Ariyoshi got things going with a clutch goal 10 minutes into the match. Japan followed that tally with a brilliant goal from Sakaguchi after a mesmerizing team buildup. Kirsten van de Ven scored off the bench for the second match in a row when Ayumi Kaihori committed a huge howler in handling the Dutch’s strikers header on target. The late marker by Holland added some excitement to the final two minutes of stoppage time. Sasaki was almost apologetic afterwards.

“The tactics in the day worked. I’m sorry to say we left you in suspense,” he said.

Center back Mandy van den Berg summed up her team’s play citing patient, and a more calmer approach as for reasons why the Netherlands weren’t able to topple Japan.

“I think the decisions we made were a little too quick,” she said. “Sometimes we have to have a little bit more patience. In the end we gave everything. I think we played very well and a very big compliment for the whole team.”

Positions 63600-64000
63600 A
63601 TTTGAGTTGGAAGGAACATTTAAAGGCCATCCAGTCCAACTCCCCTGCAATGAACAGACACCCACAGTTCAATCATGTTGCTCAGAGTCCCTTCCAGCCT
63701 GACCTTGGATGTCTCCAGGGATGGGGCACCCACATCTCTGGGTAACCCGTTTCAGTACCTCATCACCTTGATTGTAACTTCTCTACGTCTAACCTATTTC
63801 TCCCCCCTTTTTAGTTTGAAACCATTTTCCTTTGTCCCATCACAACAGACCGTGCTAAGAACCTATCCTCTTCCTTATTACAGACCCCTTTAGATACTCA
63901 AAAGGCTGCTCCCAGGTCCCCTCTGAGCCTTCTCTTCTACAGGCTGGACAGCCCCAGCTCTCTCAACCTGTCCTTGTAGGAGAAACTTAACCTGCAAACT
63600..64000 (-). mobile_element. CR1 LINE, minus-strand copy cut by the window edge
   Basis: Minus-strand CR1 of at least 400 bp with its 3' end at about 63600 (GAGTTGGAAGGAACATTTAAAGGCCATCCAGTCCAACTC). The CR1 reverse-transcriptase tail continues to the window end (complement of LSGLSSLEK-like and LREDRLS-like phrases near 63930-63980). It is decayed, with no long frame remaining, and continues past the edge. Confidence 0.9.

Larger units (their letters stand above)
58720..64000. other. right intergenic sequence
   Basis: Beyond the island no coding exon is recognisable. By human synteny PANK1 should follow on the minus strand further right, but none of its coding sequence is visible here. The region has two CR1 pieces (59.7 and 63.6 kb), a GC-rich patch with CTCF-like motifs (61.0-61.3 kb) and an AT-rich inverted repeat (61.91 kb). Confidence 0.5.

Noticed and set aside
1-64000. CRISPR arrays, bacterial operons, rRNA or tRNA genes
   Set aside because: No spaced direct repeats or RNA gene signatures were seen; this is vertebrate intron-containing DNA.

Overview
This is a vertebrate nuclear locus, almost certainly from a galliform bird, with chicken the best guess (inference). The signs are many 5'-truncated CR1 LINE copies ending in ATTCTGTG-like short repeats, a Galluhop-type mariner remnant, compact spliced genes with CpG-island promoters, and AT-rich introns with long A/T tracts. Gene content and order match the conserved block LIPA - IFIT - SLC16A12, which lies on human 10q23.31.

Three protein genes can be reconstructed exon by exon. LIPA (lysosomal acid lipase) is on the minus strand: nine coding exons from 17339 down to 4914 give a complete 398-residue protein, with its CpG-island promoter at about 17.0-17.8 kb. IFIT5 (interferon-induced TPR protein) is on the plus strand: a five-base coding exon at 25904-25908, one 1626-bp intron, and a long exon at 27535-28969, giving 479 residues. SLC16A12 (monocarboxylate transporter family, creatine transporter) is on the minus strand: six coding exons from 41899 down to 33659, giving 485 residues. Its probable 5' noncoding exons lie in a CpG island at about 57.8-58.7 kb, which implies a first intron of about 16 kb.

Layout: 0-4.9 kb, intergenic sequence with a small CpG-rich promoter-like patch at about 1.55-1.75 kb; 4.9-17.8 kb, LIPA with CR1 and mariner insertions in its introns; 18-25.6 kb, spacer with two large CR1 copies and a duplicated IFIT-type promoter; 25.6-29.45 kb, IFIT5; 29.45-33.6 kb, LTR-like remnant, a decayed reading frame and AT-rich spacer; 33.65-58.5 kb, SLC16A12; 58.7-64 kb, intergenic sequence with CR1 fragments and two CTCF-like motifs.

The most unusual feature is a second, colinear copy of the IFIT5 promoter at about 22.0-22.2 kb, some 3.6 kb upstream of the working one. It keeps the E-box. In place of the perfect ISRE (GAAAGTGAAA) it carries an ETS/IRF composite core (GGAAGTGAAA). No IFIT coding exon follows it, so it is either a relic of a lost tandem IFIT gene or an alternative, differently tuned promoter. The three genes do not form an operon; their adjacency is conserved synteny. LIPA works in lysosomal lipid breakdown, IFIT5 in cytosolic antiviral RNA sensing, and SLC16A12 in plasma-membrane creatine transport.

The Netherlands had their chances in the early moments of the match. Manon Melis had a glorious 1-v-1 opportunity with Japanese goalkeeper Ayumi Kaihori after being sent in on a terrific through ball. The Netherlands’ all-time leading goalscorer tripped over the ball and failed to get a shot on target. The Melis miss would be costly as Japan scored moments later.

Netherlands coach Roger Reijners was happy for the experience his young team was able to take in at the World Cup. The end result may not have been what they would have liked, but the overall journey is something his team can build on going forward. Reijners is under contract for 2016 and vows to get his team ready for what will be an important race to qualify for the 2016 Rio Olympics. The Netherlands will take part in a four-team playoff next year with Sweden, Norway and Switzerland.